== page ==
Watching Scream 4 for the first time, particularly in the early 2010s, was like trying out a new trendy brunch place — there’s a bunch of stuff on the menu you don’t quite ‘get’, you miss your trusty comfort foods, there are lots of beanies, and it feels as if it’s trying a little too hard.
Lots of people, Scream fans included, did not care for it one iota. It does, however, have the best Ghostface to date, and that’s all due to the movie’s desire to lean into the musings, with or without judgement, of young genre enthusiasts.
The slasher movie begins with a cold open in traditional Scream fashion — Ghostface stalks and kills famous faces relevant at the time of the movie’s release. In the original, it was the famous Drew Barrymore twist; in Scream 2, Jada Pinkett Smith and Omar Epps have the worst night out at the movies ever before Buffy’s Sarah Michelle Gellar bites it later on. And Scream 3 went meta-inception on us by killing off returning Scream cast member Liev Schreiber.
Scream 4’s opening… was for the girls (and the guys who appreciate ropey TV series aimed at young women). Lucy Hale from Pretty Little Liars, Anna Paquin from True Blood, Kristen Bell aka Veronica Mars, Britt Robertson of one-season-wonder The Secret Circle fame, Shenae Grimes-Beech from the rebooted 90210… you get the cast picture.
We are introduced to a pair of teenage girls watching a horror movie, poking fun at its pitfalls. They, of course, are attacked. Hold on, though, turns out those girls were just from a movie two other girls were watching… rinse and repeat until we’ve maimed or killed everyone.
It was as if screenwriter Kevin Williamson and horror movies master Wes Craven took a trip through the minds of teenage girls and plucked out every female up-and-comer occupying space in our brains. In the same way young adults in the 90s ‘oohed’ and ‘aahed’ at Barrymore, if you watched any teen series of that era, your mouth was on the floor after seeing Ghostface mop the floor with the next generation of CW talent.
After the first slasher in 1996, Scream 4 has hands down the best opening kills with fakeouts and enough meta-commentary to make you ill. If you get it, you get it, and if you don’t, you don’t. Yes, you can feel the reach of these two older men straining to connect with the younger minds who were watching teen movies in 2011, but now that we’re removed from it by over a decade, boyo does it work as a time capsule, similarly to the rest of the horror series.
Another debated topic of Scream 4 is the killer reveal. This entry had two of them — icon-at-the-time Emma Roberts as Sidney Prescott’s niece, Jill, who we’ve somehow never heard of before (camp), and Rory Culkin’s weirdo fanboy Charlie. We won’t be discussing the latter in class today because, frankly, he’s not as fun as the former, sorry Rory.
Scream fans have different opinions about what makes a Ghostface choice good or bad; it’s one of the exciting things about their community. But this fan thinks Jill is actually the best one we’ve had so far. Point kitchen knives at your screens if you’d like, but in the pantheon of killer reveals, the hammy insanity of Jill’s motives and Roberts’ iffy performance make it absolutely delicious.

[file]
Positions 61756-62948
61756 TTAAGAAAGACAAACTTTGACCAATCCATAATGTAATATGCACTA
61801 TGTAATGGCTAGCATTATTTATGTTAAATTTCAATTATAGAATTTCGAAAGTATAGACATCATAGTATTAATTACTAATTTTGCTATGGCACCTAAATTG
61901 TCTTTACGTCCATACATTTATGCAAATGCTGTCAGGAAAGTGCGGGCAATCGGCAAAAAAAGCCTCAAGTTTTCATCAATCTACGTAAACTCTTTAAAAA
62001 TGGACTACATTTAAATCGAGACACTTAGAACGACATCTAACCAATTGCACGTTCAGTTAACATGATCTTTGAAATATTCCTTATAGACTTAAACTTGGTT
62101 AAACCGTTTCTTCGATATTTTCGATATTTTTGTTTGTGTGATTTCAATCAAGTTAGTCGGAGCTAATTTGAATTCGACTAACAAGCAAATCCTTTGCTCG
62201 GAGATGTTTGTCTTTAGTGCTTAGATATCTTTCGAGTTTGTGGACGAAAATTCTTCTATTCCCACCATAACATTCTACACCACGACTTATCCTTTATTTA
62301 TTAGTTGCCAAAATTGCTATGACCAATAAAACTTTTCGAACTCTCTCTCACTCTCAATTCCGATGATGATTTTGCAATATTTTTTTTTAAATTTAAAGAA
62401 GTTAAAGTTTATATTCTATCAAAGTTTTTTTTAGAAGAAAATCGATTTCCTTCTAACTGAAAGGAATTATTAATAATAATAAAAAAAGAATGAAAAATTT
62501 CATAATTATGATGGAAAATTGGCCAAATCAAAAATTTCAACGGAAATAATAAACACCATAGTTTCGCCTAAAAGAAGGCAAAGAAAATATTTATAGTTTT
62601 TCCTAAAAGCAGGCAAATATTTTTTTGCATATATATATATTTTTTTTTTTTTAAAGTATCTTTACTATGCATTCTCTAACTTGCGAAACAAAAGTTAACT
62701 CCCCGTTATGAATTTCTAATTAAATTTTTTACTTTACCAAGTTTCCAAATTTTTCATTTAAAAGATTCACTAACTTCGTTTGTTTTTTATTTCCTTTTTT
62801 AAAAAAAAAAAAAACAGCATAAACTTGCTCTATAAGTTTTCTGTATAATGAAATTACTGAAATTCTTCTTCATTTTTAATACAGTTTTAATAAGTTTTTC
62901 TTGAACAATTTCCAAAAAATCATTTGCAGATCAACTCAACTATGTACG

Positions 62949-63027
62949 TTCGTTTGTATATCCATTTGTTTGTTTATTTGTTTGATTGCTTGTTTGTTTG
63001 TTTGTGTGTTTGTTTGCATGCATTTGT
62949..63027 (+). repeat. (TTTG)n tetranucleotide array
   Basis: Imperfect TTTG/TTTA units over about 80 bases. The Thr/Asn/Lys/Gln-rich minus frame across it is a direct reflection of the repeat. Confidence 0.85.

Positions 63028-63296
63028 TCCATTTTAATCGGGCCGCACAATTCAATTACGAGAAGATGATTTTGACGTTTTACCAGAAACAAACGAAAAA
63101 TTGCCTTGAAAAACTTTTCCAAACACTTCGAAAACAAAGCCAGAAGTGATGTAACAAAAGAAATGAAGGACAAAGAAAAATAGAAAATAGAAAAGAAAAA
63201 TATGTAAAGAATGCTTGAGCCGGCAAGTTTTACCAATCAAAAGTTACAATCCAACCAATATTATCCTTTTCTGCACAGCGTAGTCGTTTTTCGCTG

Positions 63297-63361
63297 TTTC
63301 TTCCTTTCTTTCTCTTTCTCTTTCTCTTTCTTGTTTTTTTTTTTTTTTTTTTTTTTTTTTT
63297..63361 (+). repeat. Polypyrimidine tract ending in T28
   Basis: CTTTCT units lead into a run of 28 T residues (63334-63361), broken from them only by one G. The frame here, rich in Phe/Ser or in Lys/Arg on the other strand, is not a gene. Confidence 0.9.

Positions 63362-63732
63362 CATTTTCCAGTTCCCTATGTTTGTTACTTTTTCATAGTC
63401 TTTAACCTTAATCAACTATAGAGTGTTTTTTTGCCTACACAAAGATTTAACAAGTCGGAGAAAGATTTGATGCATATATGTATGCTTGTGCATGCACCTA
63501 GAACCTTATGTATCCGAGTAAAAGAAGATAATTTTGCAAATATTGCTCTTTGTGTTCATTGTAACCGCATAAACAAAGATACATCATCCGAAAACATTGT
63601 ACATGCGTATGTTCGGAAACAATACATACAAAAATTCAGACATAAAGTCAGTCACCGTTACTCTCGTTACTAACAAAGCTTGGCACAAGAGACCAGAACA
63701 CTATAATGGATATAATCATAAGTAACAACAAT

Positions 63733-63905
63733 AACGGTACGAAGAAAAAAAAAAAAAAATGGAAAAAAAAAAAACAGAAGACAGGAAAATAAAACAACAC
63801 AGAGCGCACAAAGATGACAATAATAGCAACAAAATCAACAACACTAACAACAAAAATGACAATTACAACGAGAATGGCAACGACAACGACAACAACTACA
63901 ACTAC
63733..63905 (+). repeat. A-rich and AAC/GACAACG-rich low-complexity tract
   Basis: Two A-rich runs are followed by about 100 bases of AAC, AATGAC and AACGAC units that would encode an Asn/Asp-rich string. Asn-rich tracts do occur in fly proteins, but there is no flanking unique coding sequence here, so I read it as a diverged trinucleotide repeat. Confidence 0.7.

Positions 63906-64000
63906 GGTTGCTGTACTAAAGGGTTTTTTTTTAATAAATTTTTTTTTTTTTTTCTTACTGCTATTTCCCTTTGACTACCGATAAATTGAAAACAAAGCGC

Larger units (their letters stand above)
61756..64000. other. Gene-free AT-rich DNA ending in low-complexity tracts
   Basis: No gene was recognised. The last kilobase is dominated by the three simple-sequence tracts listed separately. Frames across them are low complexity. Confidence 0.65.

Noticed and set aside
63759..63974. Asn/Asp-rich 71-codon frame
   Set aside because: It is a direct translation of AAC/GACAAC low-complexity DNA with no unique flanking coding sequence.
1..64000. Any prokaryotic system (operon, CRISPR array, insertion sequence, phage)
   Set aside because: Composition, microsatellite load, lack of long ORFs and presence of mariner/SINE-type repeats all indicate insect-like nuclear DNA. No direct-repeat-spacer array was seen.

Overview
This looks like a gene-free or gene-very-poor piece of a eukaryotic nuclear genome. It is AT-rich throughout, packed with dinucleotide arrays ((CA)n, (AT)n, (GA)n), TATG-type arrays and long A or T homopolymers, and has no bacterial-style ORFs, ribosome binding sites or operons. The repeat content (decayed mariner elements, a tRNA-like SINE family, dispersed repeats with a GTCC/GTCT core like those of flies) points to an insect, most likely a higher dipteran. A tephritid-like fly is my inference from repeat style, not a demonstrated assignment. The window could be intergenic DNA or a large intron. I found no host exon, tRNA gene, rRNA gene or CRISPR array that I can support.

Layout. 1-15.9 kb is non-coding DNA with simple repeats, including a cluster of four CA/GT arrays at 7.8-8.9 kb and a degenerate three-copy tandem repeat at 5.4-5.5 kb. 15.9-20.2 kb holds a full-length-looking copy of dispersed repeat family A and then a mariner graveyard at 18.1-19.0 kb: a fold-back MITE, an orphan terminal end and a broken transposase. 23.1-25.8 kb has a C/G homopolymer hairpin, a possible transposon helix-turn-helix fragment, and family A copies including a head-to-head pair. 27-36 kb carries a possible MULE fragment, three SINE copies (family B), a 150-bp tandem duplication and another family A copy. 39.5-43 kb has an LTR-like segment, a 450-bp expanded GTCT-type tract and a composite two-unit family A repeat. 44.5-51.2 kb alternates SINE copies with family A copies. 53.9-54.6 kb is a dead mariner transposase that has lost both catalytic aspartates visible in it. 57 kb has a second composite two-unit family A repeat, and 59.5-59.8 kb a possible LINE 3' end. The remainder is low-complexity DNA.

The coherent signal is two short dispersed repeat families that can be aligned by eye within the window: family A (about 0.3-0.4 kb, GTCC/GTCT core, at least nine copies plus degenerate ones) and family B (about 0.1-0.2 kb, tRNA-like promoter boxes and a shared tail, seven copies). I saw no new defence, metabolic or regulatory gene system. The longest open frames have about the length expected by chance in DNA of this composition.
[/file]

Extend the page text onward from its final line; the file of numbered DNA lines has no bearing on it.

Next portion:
2011 was the year American Horror Story premiered, so Roberts had not yet been introduced to the world in an R-rated role. The fact she had mostly been known for silly comedy movies like Hotel for Dogs, Aquamarine, and her cinematic masterpiece Wild Child, makes Scream 4’s ending so much better.
In the third act, Jill, who has been moaning and shedding tears over her victimisation for the entire running time, rams a knife into her shoulder, WWE-style drops herself through a coffee table, and scratches herself up to frame Sidney, who has never done anything wrong in her life, simply because she wants to be the main character.
At the time, this felt a bit far-stretched. We perhaps had not seen Sofia Coppola’s equally underrated The Bling Ring, been introduced to influencers, or lived in our present world where clicks are everything. This particular sequence is jaw-dropping and hilarious because Jill is bananas in a way even Billy and Stu couldn’t hope to compete with.
You may argue that this silliness undercuts the movie at large, but Scream has always been slightly silly due to the way it satirises other slashers. Sidney having to fend off her feral teenage niece is brutal in a way that pierces through that campier tone when you truly consider what that character has been through.
After Jill is melodramatically wheeled into a hospital on a stretcher, she makes a last attempt on Sidney’s life to secure the survivor book deal bag. But with the help of Gale, Sidney wins – as she should. One of the final moments of the movie sees Sidney lying on the floor, parallel to a dying Jill. Somehow, Craven and the movie’s score inject a genuine sense of tragedy in an otherwise ludicrous scenario. It’s quick, but it’s there. And you want me to say Jill wasn’t a stellar choice?!
If you think back on Scream 4 sourly and haven’t seen it since its initial release, consider revisiting it through the lens of the 2020s, and how we’ve come to appreciate absurdity as modern audiences. Maybe you’ll still hate it, but at least you’ll get to see Kirby, and she’s the best. We can, at the very least, agree on that.
For more bloody murder, read our Scream 6 review, find out how to watch Scream 6, watch the Scream movies in order, and discover the answer to will Stu Macher be in Scream 6? Or, see our list of all the new movies coming soon.